Trump has reportedly suggested using nuclear bombs to stop hurricanes from striking the US - a move that scientists have called "wacky" and agree won't work

U.S President Donald Trump smiles during a news conference with Japanese Prime Minister Shinzo Abe at the G-7 summit in Biarritz, France, Sunday, Aug. 25, 2019, where they announced that the U.S. and Japan have agreed in principle on a new trade agreement. (AP Photo/Andrew Harnik)U.S President Donald Trump smiles during a news conference with Japanese Prime Minister Shinzo Abe at the G-7 summit in Biarritz, France, Sunday, Aug. 25, 2019, where they announced that the U.S. and Japan have agreed in principle on a new trade agreement. (AP Photo/Andrew Harnik)Associated Press

  • President Donald Trump has suggested dropping nuclear bombs into hurricanes to stop them from causing damage to the US.
  • According to Axios, Trump suggested the idea during a hurricane briefing at the White House, saying something along the lines of: "They start forming off the coast of Africa, as they're moving across the Atlantic, we drop a bomb inside the eye of the hurricane and it disrupts it. Why can't we do that?"
  • The report said people who were in the room when Trump made the suggestion were shocked and thought, "What the f---? What do we do with this?"
  • Visit Business Insider's homepage for more stories.

President Donald Trump has suggested dropping nuclear bombs into hurricanes to stop them from causing damage to the US, Axios reported on Sunday.

The report said that the president suggested the idea on multiple occasions to senior officials at the Department of Homeland Security and other national security officials.

One source present at a hurricane briefing at the White House at an unspecified date told Axios that Trump suggested something along the lines of: "I got it. I got it. Why don't we nuke them? They start forming off the coast of Africa, as they're moving across the Atlantic, we drop a bomb inside the eye of the hurricane and it disrupts it. Why can't we do that?"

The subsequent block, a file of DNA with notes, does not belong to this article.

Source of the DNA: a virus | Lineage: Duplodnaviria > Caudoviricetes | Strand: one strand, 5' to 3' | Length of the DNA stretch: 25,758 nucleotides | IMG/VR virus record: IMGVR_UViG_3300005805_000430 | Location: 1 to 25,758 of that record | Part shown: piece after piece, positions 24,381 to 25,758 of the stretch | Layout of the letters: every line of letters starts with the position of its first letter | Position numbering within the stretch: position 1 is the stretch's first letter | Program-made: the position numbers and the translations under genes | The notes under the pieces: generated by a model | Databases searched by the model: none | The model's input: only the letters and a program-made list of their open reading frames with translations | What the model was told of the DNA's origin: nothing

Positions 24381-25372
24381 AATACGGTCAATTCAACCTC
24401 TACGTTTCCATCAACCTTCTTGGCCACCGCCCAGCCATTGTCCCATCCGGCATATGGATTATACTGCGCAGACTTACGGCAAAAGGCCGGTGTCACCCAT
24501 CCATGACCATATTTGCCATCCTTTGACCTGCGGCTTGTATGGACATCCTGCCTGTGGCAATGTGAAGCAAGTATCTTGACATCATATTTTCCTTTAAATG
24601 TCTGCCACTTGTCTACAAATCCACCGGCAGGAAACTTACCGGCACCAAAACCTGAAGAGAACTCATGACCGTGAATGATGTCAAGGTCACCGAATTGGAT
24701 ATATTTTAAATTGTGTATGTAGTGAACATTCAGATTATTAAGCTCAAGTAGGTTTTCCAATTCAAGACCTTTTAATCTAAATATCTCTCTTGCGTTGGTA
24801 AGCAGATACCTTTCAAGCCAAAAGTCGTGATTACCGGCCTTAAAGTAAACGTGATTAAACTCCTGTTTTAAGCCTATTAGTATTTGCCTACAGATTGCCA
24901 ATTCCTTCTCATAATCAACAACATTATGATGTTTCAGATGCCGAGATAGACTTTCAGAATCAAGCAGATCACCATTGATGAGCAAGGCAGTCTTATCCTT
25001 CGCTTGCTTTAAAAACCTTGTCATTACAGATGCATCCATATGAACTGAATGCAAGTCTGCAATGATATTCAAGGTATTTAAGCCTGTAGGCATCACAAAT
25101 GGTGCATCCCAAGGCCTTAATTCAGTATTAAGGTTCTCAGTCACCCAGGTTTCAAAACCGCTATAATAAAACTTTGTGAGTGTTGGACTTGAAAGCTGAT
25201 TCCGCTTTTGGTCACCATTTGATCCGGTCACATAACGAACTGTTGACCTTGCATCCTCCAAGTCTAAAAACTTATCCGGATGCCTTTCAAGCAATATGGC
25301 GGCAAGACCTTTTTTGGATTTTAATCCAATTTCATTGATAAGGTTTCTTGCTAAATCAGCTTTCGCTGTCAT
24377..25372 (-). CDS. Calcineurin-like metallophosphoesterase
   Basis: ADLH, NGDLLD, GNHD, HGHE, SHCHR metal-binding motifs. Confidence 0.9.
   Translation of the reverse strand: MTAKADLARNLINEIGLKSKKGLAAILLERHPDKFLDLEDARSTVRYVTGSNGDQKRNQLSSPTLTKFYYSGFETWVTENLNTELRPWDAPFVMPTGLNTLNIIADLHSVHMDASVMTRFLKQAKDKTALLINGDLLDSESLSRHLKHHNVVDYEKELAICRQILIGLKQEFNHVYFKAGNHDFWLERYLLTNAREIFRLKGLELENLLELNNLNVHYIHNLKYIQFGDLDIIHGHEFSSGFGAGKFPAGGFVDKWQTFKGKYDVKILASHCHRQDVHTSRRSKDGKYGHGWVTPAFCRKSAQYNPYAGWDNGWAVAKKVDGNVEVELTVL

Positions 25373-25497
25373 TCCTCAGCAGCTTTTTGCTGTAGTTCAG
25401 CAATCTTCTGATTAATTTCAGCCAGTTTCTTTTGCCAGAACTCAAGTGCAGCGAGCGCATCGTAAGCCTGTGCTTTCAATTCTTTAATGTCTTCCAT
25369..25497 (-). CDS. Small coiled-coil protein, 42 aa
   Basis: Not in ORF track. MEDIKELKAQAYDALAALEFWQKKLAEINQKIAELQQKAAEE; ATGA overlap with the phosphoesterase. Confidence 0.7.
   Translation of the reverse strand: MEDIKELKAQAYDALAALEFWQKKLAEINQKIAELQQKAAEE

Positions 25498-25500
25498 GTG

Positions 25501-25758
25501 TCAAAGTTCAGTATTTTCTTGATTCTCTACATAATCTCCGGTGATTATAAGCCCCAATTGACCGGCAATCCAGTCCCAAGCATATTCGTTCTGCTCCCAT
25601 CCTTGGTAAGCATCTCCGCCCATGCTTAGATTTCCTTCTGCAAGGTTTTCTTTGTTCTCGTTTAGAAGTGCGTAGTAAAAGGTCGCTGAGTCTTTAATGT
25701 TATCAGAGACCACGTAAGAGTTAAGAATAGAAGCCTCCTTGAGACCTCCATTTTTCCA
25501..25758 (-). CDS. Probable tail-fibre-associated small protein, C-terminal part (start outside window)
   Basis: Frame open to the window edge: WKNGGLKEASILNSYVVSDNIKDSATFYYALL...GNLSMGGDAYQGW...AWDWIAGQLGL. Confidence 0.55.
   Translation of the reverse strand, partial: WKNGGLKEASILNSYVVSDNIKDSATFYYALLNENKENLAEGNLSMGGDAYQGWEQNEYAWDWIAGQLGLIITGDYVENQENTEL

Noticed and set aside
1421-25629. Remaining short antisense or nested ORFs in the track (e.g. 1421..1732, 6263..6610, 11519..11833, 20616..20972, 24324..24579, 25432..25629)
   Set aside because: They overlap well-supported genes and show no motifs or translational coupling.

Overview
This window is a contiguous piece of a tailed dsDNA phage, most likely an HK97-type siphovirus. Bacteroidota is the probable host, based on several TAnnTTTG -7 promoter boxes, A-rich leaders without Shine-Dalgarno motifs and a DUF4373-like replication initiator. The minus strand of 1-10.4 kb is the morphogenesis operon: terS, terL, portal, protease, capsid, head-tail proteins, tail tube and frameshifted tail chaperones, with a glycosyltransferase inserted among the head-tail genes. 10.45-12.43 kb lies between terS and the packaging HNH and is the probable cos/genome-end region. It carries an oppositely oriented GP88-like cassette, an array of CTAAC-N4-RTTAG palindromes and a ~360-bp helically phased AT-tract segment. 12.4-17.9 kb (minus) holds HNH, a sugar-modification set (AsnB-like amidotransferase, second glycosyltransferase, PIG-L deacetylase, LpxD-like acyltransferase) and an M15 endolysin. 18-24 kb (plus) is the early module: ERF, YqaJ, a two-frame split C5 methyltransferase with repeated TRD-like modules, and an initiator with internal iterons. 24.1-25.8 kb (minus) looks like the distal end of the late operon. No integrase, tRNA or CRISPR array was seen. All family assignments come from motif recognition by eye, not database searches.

The person who was briefing Trump on the hurricane reportedly responded, "Sir, we'll look into that."

But the source added that when Trump repeated the suggestion, people in the room were shocked and thought, "What the f---? What do we do with this?"

Trump has faced criticism in the past for his response to natural disasters

puerto rico hurricane mariaMarta Sostre Vazquez reacts as she starts to wade into the San Lorenzo Morovis river with her family, after the bridge was swept away by Hurricane Maria, in Morovis, Puerto Rico, Wednesday, Sept. 27, 2017. The family was returning to their home after visiting family on the other side.Gerald Herbert/AP

Trump has faced sharp criticism over his response to natural disasters, particularly after Hurricane Maria hit Puerto Rico in September 2017.

Read more: Trump's roller coaster week of insults, denials, and bungled messaging paints a damaging portrait of a White House in chaos

Nearly 3,000 people died as a result of the storm. The entire island was declared a Federal Disaster Zone after the hurricane made landfall, and much of the power grid is still recovering from the catastrophic damage.

When Trump visited the decimated island in 2017, he said the hurricane was not a "real catastrophe."

He also told the residents, "I hate to tell you, Puerto Rico, but you've thrown our budget a little out of whack, because we've spent a lot of money on Puerto Rico, and that's fine. We saved a lot of lives."

In the wake of the widespread public backlash to its handling of Hurricane Maria, the Trump administration has reportedly doubled down on its preparation for hurricane season this year.

According to USA Today, the administration expanded its outreach to states, provided additional supplies, and conducted drills to test emergency response times.

The added preparation lends to the realization that many of the communities that were devastated by natural disasters in the past were likely to be hit again.

"If a hurricane makes landfall in the United States this year, chances are a community that's already undergoing recovery will be hit again," homeland security adviser Doug Fears told USA Today. "That means it's a much more vulnerable community because all of the work necessary to restore it or even make it stronger has not been completed."

Dropping nuclear bombs into hurricanes is not a new idea

hurricane mariaNOAA/NASA Goddard Rapid Response Team

A senior administration official who was briefed on Trump's suggestion to nuke hurricanes told Axios that the president's objective is "not bad." "His goal - to keep a catastrophic hurricane from hitting the mainland - is not bad."

This isn't the first time the idea has been suggested - it was first floated by a scientist during the Eisenhower era, but experts widely agree the idea won't work.

National Geographic posted an article in 2017 explaining that besides for the suggestion being labeled as "wacky" by physicist Robert Nelson, the move would be prohibited under a nuclear treaty signed between the US and the former Soviet Union.

The National Oceanic and Atmospheric Administration even published a fact sheet online, explaining that the approach "won't work" and that radioactive fallout from the action would have a devastating environmental impact.

"Needless to say, this is not a good idea," it states.

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